A related criticism comes from those concerned with civil liberties and human rights. John Kampfner, chief executive of the Index on Censorship, wrote in 2009 that, “The 12 years of New Labour have seen an erosion of civil liberties without precedent in modern British history”. A year earlier, Shami Chakrabarti, Director of Liberty, wrote that Labour was “the most authoritarian government in living memory”.
The charge has appeared to stick and during the Labour leadership election, Ed Miliband conceded that, “in government we were too draconian on aspects of our civil liberties.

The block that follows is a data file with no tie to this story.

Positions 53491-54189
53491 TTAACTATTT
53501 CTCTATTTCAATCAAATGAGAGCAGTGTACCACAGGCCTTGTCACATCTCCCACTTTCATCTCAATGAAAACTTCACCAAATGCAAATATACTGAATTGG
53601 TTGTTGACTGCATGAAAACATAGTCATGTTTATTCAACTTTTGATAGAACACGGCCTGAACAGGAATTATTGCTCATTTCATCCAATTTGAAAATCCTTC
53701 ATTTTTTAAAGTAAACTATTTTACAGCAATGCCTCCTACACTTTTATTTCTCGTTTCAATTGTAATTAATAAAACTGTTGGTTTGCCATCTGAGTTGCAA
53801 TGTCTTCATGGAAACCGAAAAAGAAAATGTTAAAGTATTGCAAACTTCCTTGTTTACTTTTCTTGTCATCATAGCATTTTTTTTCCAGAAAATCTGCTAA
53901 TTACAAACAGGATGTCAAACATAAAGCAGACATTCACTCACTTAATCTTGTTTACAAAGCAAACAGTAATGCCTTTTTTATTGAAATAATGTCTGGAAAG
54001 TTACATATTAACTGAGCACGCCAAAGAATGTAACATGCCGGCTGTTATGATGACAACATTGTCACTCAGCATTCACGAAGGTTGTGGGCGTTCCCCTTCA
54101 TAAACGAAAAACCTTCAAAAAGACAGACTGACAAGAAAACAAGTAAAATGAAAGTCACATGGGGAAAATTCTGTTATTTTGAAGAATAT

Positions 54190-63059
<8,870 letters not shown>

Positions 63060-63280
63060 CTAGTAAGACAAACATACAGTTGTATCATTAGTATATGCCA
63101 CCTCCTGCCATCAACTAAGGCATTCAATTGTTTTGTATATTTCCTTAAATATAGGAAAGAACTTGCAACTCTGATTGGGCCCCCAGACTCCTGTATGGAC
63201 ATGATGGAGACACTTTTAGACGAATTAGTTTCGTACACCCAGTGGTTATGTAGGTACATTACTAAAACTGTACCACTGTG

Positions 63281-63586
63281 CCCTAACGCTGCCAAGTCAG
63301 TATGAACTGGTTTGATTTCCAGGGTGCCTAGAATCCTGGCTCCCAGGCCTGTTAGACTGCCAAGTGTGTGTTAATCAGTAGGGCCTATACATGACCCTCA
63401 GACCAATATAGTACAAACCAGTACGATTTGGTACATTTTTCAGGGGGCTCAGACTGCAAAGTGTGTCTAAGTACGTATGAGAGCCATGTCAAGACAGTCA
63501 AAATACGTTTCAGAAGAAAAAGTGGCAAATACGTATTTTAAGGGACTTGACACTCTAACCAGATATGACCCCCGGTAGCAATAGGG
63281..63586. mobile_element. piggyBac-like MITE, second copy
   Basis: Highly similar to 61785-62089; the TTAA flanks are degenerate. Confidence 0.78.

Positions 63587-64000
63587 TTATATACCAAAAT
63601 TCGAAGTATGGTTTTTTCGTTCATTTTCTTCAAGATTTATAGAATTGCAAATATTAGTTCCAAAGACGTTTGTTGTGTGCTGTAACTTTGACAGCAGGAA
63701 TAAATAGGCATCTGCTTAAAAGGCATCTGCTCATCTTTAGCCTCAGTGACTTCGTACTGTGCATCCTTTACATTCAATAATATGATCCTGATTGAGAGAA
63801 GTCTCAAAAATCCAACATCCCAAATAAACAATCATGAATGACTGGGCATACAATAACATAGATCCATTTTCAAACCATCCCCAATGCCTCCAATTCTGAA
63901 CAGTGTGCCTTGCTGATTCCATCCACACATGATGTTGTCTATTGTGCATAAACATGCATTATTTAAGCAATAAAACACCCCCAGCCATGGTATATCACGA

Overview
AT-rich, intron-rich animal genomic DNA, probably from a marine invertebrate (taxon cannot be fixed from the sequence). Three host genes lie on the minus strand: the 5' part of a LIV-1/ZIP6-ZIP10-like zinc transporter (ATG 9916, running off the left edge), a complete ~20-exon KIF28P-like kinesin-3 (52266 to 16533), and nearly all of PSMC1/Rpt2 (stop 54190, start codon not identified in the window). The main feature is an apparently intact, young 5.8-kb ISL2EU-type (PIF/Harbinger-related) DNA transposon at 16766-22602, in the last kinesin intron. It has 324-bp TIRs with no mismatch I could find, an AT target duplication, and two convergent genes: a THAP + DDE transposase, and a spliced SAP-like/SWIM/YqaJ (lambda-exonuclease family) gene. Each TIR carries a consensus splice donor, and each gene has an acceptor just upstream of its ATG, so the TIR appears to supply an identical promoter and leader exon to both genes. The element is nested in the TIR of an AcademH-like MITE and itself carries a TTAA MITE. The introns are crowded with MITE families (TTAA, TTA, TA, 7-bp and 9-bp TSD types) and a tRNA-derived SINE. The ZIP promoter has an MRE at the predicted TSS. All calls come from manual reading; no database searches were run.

We have to be able to say we won’t go back to ID cards. Stop and search went too far.” Labour’s new leader went even further at conference: “too often we seemed casual about [civil liberties]. Like the idea of locking someone away for 90 days – nearly three months in prison – without charging them with a crime. Or the broad use of anti-terrorism measures for purposes for which they were not intended.” But if in the cold light of opposition the policies seem so wrong, why were they pursued in government? Was there something in New Labour’s DNA that made it adopt these policies at the expense of individual freedom or is there a more complicated story about the pressures on a government of the centre-left? Libertarians have long taken the view that liberty is at odds with egalitarian aims, a notion which has been fundamentally rebuked by social democrats. As Dr Stuart White, a politics fellow at Jesus College, Oxford, has written, “poverty – the most extreme and alarming manifestation of economic inequality – seems to reduce liberty quite directly”. John Kampfner shares the view that egalitarianism is a means of delivering greater individual freedom. However he has been critical of Labour’s “meddling in people’s lives”, which he told me was driven by a belief that “the state knows better than you do that you need to be protected”.